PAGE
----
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Gonadotrophic status in adolescents with pituitary stalk interruption syndrome


Pr Jean-Claude Carel, Endocrinologie Diabétologie Pédiatrique, Hôpital Robert Debré, 48, boulevard Sérurier, 75935 Paris cedex 19, France. E-mail:


Objective  Pituitary stalk interruption syndrome (PSIS) is a frequent cause of GH deficiency (GHD) and is commonly associated with other PH deficiencies (PHDs). Although previous reports have correlated multiple PHDs with severe anatomical lesions, the status of the gonadotrophic axis has not yet been thoroughly analysed.

Methods  We retrospectively reviewed the medical records of 27 patients (15 males, 12 females) with GHD and PSIS defined by MRI findings. The status of the gonadotrophic axis was evaluated in children who were at least 14·5 years (boys) or 13 years (girls).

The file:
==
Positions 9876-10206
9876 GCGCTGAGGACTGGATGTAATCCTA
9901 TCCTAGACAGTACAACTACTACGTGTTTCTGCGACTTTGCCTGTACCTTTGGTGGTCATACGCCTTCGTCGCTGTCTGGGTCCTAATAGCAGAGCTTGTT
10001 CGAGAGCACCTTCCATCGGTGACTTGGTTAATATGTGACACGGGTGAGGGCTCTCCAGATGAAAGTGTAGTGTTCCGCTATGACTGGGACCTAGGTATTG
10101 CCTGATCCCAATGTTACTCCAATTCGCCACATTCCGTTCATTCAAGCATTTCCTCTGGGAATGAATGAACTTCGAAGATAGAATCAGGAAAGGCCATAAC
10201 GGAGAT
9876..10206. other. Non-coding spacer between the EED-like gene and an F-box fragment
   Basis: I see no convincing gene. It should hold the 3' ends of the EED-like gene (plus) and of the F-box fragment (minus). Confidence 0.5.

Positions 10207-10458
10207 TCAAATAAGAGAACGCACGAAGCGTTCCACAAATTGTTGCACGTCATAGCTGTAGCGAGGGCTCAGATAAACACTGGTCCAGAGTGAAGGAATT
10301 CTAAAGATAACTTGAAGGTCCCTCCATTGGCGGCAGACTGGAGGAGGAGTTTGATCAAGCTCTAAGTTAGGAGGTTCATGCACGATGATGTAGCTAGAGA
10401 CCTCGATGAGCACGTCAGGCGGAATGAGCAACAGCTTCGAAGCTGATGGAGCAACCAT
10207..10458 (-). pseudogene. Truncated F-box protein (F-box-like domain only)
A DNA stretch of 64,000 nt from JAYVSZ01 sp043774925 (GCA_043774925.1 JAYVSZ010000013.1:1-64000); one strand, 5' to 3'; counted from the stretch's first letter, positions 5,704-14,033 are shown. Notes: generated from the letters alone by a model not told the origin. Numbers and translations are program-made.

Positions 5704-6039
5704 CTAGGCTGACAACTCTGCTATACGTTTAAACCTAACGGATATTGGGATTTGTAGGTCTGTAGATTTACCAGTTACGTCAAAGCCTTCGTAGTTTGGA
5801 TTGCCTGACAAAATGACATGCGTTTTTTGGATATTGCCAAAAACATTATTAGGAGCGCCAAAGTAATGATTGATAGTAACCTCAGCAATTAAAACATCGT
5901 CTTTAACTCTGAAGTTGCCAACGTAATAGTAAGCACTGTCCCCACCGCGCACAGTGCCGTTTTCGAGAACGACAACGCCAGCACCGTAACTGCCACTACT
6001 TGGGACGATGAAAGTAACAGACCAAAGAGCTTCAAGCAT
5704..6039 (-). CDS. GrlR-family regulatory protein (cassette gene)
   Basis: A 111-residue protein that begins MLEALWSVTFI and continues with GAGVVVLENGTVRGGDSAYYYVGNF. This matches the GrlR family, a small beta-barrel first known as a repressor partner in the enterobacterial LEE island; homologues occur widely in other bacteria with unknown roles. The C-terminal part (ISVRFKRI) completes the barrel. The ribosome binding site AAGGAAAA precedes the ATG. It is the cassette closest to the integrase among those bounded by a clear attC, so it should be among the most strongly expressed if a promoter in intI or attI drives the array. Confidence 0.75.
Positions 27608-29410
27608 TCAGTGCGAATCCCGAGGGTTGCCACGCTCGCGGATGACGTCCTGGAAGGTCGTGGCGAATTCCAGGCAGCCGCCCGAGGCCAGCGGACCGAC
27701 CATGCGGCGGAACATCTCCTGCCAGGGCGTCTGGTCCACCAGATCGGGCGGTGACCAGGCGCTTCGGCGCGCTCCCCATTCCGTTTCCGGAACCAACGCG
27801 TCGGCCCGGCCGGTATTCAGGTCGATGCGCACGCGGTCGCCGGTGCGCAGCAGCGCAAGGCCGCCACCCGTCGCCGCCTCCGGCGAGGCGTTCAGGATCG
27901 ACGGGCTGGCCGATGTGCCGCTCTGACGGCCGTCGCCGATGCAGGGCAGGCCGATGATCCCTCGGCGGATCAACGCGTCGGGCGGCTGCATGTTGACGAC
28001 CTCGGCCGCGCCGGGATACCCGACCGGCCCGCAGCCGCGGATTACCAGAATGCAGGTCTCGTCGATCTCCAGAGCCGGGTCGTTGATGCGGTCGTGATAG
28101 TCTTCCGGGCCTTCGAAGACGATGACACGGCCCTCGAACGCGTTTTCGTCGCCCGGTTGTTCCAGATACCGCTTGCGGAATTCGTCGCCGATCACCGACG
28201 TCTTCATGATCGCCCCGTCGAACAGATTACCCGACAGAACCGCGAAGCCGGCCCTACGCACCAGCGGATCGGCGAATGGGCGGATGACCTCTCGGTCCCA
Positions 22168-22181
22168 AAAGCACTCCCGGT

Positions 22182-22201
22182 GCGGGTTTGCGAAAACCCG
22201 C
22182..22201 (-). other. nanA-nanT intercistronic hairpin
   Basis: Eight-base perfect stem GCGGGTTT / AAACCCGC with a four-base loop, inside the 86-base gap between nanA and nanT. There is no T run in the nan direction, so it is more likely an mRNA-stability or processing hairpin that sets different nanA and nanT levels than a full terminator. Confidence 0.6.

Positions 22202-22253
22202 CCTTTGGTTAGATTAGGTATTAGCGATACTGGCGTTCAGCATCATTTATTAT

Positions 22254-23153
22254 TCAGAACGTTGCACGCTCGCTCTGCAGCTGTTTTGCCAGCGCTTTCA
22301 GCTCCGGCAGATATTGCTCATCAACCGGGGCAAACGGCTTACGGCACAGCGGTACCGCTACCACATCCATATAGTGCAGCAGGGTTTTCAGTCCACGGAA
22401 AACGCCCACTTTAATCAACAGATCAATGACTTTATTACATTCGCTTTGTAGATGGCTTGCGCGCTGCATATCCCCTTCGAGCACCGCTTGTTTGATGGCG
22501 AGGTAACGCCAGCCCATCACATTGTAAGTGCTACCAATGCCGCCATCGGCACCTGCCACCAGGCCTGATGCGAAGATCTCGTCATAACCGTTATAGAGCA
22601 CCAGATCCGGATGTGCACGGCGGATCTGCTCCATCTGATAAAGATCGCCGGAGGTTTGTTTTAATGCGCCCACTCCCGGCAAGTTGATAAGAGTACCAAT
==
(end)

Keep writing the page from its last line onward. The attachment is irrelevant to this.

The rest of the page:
Results  Out of 27 patients, five displayed spontaneous full pubertal development with normal hormonal values at the final evaluation, whereas 22 of 27 patients (81%) had complete (n = 18) or partial pubertal deficiency. Three girls had primary amenorrhoea with normal gonadotrophin values, raising the possibility of subtle disturbances of gonadotrophin pulsatility. Of the 21 patients with TSH or ACTH deficiency, 17 (81%) had complete gonadotrophin deficiency. Two of our six patients with apparently isolated GHD during childhood had gonadotrophin deficiency. Cryptorchidism was present at birth in six boys (40%). Of these six boys, one had normal pubertal development. Ten of 11 boys with micropenis at birth had gonadotrophin deficiency.

Conclusions  Gonadotrophin deficiency is a common finding in adolescents with PSIS and is frequently associated with other PHDs. However its severity is variable, ranging from complete gonadotrophin deficiency to normogonadotrophic amenorrhoea. The occurrence of gonadotrophin deficiency in 33% of children with apparently isolated GHD and PSIS has important implications for the counselling and follow-up of these patients.